• Use: PFOA was used in the past to aid in the manufacturing process of PTFE-based products, including non-stick coatings, but its use has been phased out in many jurisdictions due to environmental and health concerns.

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Non-stick pans are generally considered safe for cooking when used properly. But, at very high temperatures (above 500°F or 260°C), non-stick coatings can break down and release fumes that may contain toxic substances, such as perfluorooctanoic acid (PFOA) and perfluorooctane sulfonate (PFOS). Inhaling these fumes can lead to polymer fume fever, a temporary flu-like illness.

While modern non-stick coatings are designed to be stable and safe under normal cooking conditions, it is important to use non-stick pans within their recommended temperature range and avoid overheating to minimize any potential risks.

Non-stick pans can be toxic if they are overheated or damaged, causing the non-stick coating to break down and release harmful chemicals into the air and food. The primary concern with non-stick pans is the potential release of perfluorooctanoic acid (PFOA) and other per- and polyfluoroalkyl substances (PFAS) when the pans are overheated.

When non-stick pans are heated to high temperatures (above 500°F or 260°C), the non-stick coating can start to degrade, releasing toxic fumes. These fumes can contain PFOA, which has been linked to various health issues, including cancer, thyroid disease, and developmental problems.

In addition to PFOA, other PFAS chemicals used in non-stick coatings have been associated with similar health risks. While many manufacturers have phased out the use of PFOA and other harmful chemicals in their non-stick coatings, there is still concern about the potential health risks associated with PFAS chemicals.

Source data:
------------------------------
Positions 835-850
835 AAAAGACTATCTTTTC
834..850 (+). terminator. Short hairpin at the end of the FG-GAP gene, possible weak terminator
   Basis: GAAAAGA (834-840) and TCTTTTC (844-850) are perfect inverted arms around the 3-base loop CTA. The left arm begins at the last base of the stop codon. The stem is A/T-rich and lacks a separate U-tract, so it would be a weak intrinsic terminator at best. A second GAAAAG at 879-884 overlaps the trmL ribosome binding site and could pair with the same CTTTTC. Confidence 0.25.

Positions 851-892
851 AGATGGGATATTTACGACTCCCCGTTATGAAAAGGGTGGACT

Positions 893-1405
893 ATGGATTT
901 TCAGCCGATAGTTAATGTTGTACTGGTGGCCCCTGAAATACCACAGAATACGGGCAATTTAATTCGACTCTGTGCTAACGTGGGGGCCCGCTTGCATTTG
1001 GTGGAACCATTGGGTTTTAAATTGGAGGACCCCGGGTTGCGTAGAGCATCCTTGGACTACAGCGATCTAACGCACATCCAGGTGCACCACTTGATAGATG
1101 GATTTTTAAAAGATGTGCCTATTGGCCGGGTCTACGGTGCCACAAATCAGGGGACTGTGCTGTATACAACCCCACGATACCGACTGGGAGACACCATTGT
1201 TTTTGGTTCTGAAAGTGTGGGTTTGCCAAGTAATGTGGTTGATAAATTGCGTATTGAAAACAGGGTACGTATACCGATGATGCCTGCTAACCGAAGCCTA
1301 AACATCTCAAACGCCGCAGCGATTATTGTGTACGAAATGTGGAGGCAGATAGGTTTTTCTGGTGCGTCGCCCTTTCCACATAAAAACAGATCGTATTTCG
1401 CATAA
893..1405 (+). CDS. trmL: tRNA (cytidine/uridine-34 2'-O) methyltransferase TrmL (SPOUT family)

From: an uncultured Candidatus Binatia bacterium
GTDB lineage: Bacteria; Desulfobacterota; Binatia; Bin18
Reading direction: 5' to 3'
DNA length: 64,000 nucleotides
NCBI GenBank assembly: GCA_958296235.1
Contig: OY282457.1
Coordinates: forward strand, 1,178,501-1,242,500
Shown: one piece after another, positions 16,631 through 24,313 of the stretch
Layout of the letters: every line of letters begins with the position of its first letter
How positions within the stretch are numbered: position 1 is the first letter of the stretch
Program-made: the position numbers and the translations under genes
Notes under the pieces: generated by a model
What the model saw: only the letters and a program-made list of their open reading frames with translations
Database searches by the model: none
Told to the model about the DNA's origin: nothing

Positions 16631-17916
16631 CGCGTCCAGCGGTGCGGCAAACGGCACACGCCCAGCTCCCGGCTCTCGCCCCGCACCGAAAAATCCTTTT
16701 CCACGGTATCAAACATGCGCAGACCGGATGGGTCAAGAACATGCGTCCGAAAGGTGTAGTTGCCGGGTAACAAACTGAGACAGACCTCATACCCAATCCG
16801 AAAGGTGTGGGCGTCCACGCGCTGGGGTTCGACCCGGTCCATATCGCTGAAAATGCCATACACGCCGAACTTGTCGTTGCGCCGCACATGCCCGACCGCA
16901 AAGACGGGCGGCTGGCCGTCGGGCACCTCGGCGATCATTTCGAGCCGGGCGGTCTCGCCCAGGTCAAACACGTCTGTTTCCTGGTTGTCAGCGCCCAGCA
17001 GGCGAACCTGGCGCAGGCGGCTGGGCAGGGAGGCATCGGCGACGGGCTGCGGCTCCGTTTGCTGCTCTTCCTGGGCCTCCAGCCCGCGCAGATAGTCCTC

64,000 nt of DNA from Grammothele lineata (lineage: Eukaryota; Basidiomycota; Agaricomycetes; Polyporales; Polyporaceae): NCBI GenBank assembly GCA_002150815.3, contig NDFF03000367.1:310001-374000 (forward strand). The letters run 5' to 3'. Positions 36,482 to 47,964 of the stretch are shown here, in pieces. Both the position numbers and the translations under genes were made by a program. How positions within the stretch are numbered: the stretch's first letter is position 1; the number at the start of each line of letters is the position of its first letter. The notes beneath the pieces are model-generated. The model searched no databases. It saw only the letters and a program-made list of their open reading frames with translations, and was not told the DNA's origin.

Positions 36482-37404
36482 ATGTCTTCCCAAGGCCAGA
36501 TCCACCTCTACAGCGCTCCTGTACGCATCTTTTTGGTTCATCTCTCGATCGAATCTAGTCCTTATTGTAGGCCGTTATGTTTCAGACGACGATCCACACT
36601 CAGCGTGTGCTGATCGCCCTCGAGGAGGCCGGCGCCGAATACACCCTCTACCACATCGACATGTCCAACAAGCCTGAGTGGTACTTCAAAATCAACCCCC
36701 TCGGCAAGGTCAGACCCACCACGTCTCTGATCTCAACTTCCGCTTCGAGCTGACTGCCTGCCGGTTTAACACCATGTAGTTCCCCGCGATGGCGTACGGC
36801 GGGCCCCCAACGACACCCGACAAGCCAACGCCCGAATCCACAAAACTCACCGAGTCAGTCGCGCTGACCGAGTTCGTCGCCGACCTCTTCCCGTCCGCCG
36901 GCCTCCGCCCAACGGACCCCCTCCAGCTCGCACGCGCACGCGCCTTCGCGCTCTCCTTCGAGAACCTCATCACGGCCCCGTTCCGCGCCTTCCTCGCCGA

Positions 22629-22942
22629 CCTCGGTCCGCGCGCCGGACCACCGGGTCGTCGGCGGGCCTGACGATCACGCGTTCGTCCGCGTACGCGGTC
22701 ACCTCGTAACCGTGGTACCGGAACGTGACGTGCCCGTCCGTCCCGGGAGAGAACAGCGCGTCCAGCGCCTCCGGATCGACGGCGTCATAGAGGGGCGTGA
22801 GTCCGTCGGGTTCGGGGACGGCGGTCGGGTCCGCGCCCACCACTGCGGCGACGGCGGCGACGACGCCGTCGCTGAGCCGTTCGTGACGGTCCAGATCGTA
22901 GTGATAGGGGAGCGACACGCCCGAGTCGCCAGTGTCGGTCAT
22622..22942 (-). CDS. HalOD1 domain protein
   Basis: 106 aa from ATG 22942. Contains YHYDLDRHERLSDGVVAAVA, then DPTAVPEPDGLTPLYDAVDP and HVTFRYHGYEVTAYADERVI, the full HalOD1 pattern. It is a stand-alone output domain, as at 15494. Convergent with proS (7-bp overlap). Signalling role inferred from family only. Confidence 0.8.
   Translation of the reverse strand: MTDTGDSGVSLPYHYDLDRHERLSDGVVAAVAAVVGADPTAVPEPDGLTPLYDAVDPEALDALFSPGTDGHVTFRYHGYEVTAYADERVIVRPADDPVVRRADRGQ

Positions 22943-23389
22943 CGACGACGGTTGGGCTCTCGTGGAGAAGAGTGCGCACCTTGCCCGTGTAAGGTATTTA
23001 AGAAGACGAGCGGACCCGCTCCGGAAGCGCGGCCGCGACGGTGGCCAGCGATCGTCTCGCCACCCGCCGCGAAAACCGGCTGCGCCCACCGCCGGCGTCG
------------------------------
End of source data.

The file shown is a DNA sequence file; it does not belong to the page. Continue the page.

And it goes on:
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Some of the health risks associated with the toxicity of non-stick cookware:

  • Inhalation Risks: Inhaling fumes from overheated non-stick coatings can cause polymer fume fever, a temporary flu-like illness characterized by symptoms such as fever, chills, headache, and body aches.
  • Long-Term Exposure: Long-term exposure to low levels of PFOA and PFIB has been associated with potential health risks, including effects on the liver, immune system, and development in children.
  • Environmental Impact: The environmental persistence of PFOA and PFIB has raised concerns about their long-term impact on ecosystems and wildlife.

To address toxicity concerns associated with non-stick coatings, it is important to use these products responsibly:

  • Use non-stick cookware within its recommended temperature range and avoid overheating.
  • Cook in well-ventilated areas to minimize the buildup of fumes.
  • Consider using alternative cookware materials, such as stainless steel or cast iron, for high-heat cooking or when cooking with acidic ingredients.

Proper disposal of Teflon pans is important to minimize environmental impact. Here are some recommended methods:

  1. Recycling: Check with your local recycling facility to see if they accept Teflon-coated pans. Some facilities may be able to recycle the metal parts of the pan.
  2. Landfill: If recycling is not an option, dispose of the Teflon pan in the regular household waste. However, be mindful of any local regulations regarding the disposal of non-stick cookware.
  3. Reuse or Donate: If the Teflon pan is still in good condition, consider donating it to a local charity or thrift store. Some organizations may accept used cookware for reuse.
  4. Manufacturer Take-Back Programs: Some cookware manufacturers have take-back programs where they will recycle or dispose of old cookware responsibly. Check with the manufacturer of your Teflon pan to see if they offer such a program.